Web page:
Platon Glyptothek Munich 548


Knowledge, i.e. that which a teacher imparts, is related to justice.The question of justice is a question about the right conduct of life, and this depends on our knowledge. Hence comes the basic question: "what is justice?" To answer that question, we have to consider how a society as a whole functions.

Plato's fundamental assumption is that "we do not severally suffice for our own needs, but each of us lacks many things". Hence, each of us, in our own area, must produce not only for ourselves, but for others as well, or rather principally for others.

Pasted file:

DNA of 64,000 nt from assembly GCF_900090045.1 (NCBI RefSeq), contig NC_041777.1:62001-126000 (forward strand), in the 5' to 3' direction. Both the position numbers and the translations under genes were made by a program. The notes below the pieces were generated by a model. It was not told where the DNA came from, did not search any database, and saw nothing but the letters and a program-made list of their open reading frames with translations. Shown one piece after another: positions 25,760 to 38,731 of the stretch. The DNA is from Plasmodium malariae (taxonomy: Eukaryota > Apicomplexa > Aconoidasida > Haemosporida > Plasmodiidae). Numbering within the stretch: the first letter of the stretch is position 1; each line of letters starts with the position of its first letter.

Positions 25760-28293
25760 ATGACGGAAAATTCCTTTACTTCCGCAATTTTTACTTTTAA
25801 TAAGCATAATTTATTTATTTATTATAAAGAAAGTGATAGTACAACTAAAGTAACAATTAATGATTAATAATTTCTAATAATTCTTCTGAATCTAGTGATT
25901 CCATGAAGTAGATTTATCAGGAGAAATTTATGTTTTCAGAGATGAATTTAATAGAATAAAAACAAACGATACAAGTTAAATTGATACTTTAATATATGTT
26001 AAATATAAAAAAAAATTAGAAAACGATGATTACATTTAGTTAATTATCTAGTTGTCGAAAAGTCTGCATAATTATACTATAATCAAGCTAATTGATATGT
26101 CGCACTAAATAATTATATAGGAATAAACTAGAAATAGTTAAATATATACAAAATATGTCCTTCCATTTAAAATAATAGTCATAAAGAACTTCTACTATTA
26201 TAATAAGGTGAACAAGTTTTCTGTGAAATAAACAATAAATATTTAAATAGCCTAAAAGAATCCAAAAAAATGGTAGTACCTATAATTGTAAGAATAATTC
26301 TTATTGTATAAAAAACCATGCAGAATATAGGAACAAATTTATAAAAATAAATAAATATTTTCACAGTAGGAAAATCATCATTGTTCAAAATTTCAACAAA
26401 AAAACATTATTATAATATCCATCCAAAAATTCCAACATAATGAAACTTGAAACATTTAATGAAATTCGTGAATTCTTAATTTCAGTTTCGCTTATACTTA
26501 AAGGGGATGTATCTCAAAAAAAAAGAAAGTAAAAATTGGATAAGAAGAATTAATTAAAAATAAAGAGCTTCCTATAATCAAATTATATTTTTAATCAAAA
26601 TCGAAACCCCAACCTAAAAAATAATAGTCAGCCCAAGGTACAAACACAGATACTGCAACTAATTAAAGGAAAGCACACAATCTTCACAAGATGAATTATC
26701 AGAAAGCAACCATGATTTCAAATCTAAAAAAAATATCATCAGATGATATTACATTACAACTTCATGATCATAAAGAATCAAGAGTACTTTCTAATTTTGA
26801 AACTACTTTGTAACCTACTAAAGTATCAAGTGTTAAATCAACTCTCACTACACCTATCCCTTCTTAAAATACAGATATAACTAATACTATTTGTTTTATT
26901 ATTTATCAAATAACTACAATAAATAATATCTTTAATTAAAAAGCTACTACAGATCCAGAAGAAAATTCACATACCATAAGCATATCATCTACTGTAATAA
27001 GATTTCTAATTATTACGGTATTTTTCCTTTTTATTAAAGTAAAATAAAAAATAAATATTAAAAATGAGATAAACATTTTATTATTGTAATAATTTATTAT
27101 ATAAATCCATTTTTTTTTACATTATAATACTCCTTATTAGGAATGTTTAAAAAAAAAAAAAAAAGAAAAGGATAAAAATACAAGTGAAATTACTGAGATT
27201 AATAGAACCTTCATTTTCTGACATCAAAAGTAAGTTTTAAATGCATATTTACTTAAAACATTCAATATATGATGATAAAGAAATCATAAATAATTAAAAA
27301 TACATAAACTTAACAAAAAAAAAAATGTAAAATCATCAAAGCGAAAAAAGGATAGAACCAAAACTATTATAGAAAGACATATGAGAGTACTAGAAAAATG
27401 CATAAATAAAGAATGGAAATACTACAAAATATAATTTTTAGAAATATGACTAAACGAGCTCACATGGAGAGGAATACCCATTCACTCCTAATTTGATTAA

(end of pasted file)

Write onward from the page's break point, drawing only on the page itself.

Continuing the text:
The problem of money is about how to share the products of labor taking the form of a commodity. However, in a society driven by knowledge, to quote Thomas Jefferson, "he who receives an idea from me receives instruction himself without lessening mine; and he who lights his taper at mine, receives light without darkening me". The abundance of knowledge will make money redundant. This of course implies that knowledge is a material force. Level of civilization can be measured by the extent to which knowledge is developed as material force. Education starts with the very birth of a child. In particular, we must consider what toys are to be given to children and what fables are to be told, so as to instill in their mind the qualities that we desire. Plato proposed that the following 4 qualities should be inculcated: 1) desire for learning, 2) fearlessness of death, 3) soberness of mind, 4) justice. His suggestions still ring true today. Since we live in a society where knowledge plays an increasingly important role, instilling a desire to learn is very important. We're living in an epoch of wars (e.g. in Iraq) and counterrevolutions (e.g. brewing civil war in former USSR). Hence, fearlessness of death and a desire for justice are important qualities to be inculcated. The crown of culture is ability to control oneself. Hence, the importance of such quality as soberness.  Plato says that desire for learning is produced when conditions in society are created in which a person can freely ask for knowledge, rather than something resembling knowledge being forced on him. He who is able to educate other men will be loved by them and will acquire many companions. They will escort the teacher willingly. According to Plato, courage is a conservation of conviction about what is right and what is wrong under all sorts of circumstances, including pain. Hence, bravery is a kind of application of intellect to extreme circumstances. Soberness is a kind of order and continence (self-restraint). It promotes a healthy life style, and hence increases our ability to work and concentrate. Justice is that social arrangement which best develops the overall productive forces of society. In Plato's time, justice meant that "each man must perform one social service in the state for which his nature was best adapted". How does one achieve a just society? The first condition for a just society is that philosophers, or those who strive after general knowledge, should be rulers. Plato says: either the philosophers are to become kings, or the kings are to become philosophers. The slogan of the day is: "All power to the philosophers!". In fact, real teachers are already kind of rulers. For they rule over the "souls" of those whom they lead. This is especially sharply expressed in cases when the teachers are the parents of a very young child.  What are qualities of a good teacher? The teachers, or philosophers, must be temperate and not greedy, for pettiness is contrary to minds accustomed to contemplation of all time and space. Discussion and language are the primary tools of philosophers; hence, they should develop their communication and people skills. However, a person who rules today's society must also prove himself, or herself, ready for war; hence, s/he should develop physically.